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I'm looking for an algorithm or library that can spot the differences between two images (like in a "find the errors" game) and output the coordinated of the bounding box containing those changes. I'm open to the algorithm being in Python, C, or almost any other language.

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Depends what the differences are. At its simplest, just subtract one image from the other, and find all non-zero pixels. –  Oliver Charlesworth Aug 28 '13 at 22:48

4 Answers 4

There are many, suited for different purposes. You could get a start by looking at OpenCV, the free computer vision library with an API in C, C++, and also bindings to Python and many other languages. It can do subtraction easily and also has functions for bounding or grouping sets of points.

Aside from simple image subtraction, one of the specific uses addressed by OpenCV is motion detection or object tracking.

You can ask more specific image-related algorithmic related questions in the Signal Processing stackexchange site.

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"Parse" the two images into multiple smaller images by cropping the original image. The size of each "sub-image" would be the "resolution" of your scanning operation. For example, if the original images are 100 pixels x 100 pixels, you could set the resolution to 10 x 10 and you'd have one hundred 10 x 10 sub-images for each original image. Save the sub-images to disk.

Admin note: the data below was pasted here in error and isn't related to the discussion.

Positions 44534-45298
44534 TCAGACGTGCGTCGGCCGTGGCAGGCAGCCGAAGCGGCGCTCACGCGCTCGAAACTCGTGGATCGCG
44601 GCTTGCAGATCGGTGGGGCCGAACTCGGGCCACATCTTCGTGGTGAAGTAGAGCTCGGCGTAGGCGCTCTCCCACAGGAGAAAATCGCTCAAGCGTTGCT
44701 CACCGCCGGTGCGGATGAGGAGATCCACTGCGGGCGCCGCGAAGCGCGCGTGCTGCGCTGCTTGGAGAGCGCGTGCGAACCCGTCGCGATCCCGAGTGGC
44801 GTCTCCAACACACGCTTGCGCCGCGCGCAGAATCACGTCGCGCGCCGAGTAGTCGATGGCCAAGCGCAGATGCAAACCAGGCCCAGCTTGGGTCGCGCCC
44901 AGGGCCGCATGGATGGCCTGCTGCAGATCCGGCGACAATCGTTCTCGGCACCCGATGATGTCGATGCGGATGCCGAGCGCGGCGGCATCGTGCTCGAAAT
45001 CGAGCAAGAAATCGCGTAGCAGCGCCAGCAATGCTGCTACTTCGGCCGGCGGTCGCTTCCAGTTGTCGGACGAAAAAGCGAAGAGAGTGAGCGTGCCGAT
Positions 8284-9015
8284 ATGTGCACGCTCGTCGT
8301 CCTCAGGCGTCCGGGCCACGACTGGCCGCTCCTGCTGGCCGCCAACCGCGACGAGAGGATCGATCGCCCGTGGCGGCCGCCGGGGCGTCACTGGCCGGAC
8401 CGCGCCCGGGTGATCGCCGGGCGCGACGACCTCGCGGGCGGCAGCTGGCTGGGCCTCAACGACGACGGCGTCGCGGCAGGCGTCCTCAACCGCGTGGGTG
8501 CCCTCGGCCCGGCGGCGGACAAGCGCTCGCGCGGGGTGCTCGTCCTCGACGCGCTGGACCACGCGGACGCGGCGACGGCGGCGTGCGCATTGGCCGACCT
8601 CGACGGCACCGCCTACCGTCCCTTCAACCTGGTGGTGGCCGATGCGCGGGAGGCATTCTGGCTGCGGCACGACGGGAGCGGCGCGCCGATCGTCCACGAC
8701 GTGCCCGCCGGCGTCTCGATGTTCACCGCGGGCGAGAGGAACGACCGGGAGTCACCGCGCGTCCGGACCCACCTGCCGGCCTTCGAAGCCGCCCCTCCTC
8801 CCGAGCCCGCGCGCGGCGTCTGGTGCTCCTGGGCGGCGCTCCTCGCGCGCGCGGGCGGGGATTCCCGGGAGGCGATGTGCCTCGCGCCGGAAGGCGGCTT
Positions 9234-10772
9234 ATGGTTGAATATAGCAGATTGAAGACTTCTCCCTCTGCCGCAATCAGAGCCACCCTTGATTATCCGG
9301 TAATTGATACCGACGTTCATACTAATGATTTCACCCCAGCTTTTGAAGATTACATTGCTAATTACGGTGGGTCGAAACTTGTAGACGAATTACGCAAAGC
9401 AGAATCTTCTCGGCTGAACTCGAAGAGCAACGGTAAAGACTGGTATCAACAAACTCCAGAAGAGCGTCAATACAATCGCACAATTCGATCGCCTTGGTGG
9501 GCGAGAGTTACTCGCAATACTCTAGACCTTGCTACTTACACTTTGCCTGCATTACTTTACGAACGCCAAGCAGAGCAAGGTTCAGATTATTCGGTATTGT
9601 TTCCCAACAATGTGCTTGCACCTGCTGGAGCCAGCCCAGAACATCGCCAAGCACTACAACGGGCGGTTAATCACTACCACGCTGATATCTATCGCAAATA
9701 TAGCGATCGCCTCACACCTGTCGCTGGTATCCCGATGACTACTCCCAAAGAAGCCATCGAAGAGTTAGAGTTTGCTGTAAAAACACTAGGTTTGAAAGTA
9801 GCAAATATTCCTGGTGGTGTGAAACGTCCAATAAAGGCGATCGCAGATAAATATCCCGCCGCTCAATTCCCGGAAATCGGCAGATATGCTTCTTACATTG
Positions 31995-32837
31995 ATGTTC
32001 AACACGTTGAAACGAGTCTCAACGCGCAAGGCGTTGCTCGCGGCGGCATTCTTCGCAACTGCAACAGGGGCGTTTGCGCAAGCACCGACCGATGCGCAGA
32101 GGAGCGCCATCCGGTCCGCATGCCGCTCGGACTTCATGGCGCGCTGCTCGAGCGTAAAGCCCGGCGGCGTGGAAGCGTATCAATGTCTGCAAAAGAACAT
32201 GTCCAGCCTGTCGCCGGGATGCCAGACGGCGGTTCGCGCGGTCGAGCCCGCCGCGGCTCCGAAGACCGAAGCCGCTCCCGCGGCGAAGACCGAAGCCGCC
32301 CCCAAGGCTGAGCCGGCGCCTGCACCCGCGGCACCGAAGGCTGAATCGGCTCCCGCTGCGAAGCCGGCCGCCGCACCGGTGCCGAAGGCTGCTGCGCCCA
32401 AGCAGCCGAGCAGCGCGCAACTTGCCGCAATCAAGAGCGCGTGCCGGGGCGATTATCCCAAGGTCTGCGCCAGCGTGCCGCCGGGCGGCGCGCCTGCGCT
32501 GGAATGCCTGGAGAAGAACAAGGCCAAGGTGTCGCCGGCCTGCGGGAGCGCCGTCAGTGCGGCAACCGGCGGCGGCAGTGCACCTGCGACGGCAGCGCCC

Next, compare each pair of sub-image files, one from each original image. If there is a file size or data difference, then you can mark that "coordinate" as having a difference on the original images.

This algorithm assumes you're not looking for the coordinates of the individual pixel differences.

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If you just want to show the differences, so you can use the code below.

FastBitmap original = new FastBitmap(bitmap);
FastBitmap overlay = new FastBitmap(processedBitmap);

//Subtract the original with overlay and just see the differences.
Subtract sub = new Subtract(overlay);
sub.applyInPlace(original);

// Show the results
JOptionPane.showMessageDialog(null, original.toIcon());

For compare two images, you can use ObjectiveFideliy class in Catalano Framework. Catalano Framework is in Java, so you can port this class in another LGPL project.

FastBitmap original = new FastBitmap(bitmap);
FastBitmap reconstructed = new FastBitmap(processedBitmap);

ObjectiveFidelity of = new ObjectiveFidelity(original, reconstructed);

int error = of.getTotalError();
double errorRMS = of.getErrorRMS();
double snr = of.getSignalToNoiseRatioRMS();

//Show the results

Disclaimer: I am the author of this framework, but I thought this would help.

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Imagemagick's compare (command-line) function does basically this, as you can read about/see examples of here. One constraint though, is that both images must be of the same size and not have been translated/rotated/scaled. If they are not of the same size/orientation/scale, you'll need to take care of that first. OpenCV contains some algorithms for that. You can find a good tutorial on OpenCV functions you could use to rectify the image here.

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